Professor Michael Taggart, Chair of Reproductive Sciences, Newcastle University, UK
Professor Taggart’s laboratory investigates the cellular, tissue and organ remodelling events that occur in the mother and fetus during pregnancy and the impact these have for post-natal life to adulthood. The regulation of these adaptations is crucial for the mother to support the growing embryo/fetus and ensure a successful pregnancy outcome. This is important because common complications of pregnancy such as preterm birth – arising from fetal growth restriction, pre-eclampsia or preterm labour – can result in very serious immediate or lifelong health issues for the mother and any surviving babies. Of particular note here are the increased risks of developing cardiovascular disease.
His research group generally uses three experimental paradigms. First, in liaison with clinical colleagues, and via the auspices of the Newcastle Uteroplacental Tissue Bank (http://www.ncl.ac.uk/biobanks/collections/nutb/), the group often uses fresh human tissue biopsies for its experiments. These are obtained, following informed consent, from non-pregnant or pregnant women. Second, allied to this, the group uses suitable animal models of human pregnancy that enable precisely timed measurements and/or investigation of interventions in a pre-clinical setting. One such understudied but very valuable model is the guinea pig. Third, the group makes use of a variety of computational modelling approaches to interrogate and interpret complex data.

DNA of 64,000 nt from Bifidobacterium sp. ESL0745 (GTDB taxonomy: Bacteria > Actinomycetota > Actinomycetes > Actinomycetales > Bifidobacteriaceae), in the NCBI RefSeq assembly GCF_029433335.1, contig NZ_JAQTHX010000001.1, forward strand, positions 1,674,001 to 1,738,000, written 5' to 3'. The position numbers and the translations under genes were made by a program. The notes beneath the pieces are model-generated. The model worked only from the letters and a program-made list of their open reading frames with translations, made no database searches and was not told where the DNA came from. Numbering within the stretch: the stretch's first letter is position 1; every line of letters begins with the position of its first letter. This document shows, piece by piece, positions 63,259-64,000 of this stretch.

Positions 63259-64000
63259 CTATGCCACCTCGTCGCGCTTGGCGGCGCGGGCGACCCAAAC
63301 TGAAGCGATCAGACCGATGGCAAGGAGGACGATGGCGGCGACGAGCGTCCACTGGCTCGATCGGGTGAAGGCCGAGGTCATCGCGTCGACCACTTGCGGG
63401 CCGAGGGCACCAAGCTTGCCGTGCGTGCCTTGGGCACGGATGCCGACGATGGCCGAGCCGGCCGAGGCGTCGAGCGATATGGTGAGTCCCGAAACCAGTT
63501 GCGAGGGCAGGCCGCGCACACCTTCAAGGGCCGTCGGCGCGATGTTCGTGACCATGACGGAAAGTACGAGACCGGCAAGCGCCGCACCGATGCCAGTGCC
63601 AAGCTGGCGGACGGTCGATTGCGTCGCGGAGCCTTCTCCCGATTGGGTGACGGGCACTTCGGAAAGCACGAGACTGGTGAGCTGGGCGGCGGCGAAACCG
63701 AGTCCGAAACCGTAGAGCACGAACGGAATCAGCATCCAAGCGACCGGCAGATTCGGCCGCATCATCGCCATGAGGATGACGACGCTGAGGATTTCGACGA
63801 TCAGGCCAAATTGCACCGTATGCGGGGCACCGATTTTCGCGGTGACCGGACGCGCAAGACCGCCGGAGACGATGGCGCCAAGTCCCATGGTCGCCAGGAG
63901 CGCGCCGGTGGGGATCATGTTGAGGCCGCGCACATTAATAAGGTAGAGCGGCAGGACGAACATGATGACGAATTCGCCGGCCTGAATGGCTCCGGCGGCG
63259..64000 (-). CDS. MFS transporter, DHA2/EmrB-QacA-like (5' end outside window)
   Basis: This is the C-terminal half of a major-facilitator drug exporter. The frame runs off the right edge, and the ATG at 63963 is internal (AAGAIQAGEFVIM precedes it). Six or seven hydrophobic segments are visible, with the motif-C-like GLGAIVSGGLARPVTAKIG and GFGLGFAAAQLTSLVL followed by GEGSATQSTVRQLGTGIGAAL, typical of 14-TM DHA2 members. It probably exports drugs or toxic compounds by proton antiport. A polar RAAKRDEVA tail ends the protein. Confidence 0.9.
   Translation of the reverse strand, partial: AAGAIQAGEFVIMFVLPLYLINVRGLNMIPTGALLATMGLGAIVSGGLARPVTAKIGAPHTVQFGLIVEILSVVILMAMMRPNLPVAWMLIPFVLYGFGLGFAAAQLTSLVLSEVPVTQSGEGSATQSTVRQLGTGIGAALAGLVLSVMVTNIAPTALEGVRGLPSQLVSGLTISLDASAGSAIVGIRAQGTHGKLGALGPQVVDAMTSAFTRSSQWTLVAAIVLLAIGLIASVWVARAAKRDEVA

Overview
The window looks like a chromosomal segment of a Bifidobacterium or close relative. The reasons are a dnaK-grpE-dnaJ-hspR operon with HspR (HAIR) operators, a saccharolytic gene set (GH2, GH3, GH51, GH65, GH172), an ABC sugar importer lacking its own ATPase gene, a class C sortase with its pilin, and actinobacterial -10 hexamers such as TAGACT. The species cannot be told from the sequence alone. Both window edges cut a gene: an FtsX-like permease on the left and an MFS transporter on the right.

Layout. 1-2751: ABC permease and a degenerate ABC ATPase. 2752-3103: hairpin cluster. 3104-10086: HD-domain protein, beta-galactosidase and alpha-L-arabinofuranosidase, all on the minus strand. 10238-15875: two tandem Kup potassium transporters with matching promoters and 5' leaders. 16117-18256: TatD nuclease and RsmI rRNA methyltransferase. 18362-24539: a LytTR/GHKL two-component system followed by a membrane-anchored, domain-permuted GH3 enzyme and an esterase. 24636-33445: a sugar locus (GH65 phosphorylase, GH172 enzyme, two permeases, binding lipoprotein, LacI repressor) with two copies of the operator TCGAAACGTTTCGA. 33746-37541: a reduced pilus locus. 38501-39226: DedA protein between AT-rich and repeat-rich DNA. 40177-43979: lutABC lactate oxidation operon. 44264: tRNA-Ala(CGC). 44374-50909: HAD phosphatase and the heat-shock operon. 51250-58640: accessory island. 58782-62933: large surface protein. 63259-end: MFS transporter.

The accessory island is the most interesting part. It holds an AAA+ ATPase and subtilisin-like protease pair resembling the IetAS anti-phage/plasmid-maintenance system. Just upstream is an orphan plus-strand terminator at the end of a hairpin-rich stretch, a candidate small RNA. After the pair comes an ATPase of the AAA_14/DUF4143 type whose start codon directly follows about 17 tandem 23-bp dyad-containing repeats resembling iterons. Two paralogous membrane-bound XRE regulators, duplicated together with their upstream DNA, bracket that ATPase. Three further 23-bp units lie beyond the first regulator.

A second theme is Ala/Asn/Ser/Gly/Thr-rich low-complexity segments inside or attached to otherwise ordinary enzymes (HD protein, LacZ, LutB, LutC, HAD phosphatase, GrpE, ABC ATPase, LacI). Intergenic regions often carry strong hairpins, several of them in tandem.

A range of experimental techniques are employed to these ends including: live cell confocal fluorescent microscopy (Ca2 imaging, fluorescent molecule tracking), optical mapping of tissue electrogenesis (cardiac and uterine action potentials), tissue contractility (e.g. isobaric or isometric myography of small arteries), ultrastructural examination by transmission-EM and serial block face-EM and molecular expression studies using RNA sequencing and label-free proteomics.
Presently, Professor Taggart’s research group are concentrated on three topics:
- Tissue-specific mechanisms of vasculogenesis and vascular remodelling.
- Molecular mechanisms of cardiac remodelling from fetus to adult.
- Alterations in uterine smooth muscle phenotype during pregnancy.
By studying these different aspects, the research group is trying to:
- gain insight to the ways in which human cells/tissues/organs can respond when challenged to their physiological limits
- better understand how these parameters become overwhelmed in situations that result in pathophysiological outcomes such as cardiovascular disease (heart failure, hypertension, atherosclerosis) and preterm birth.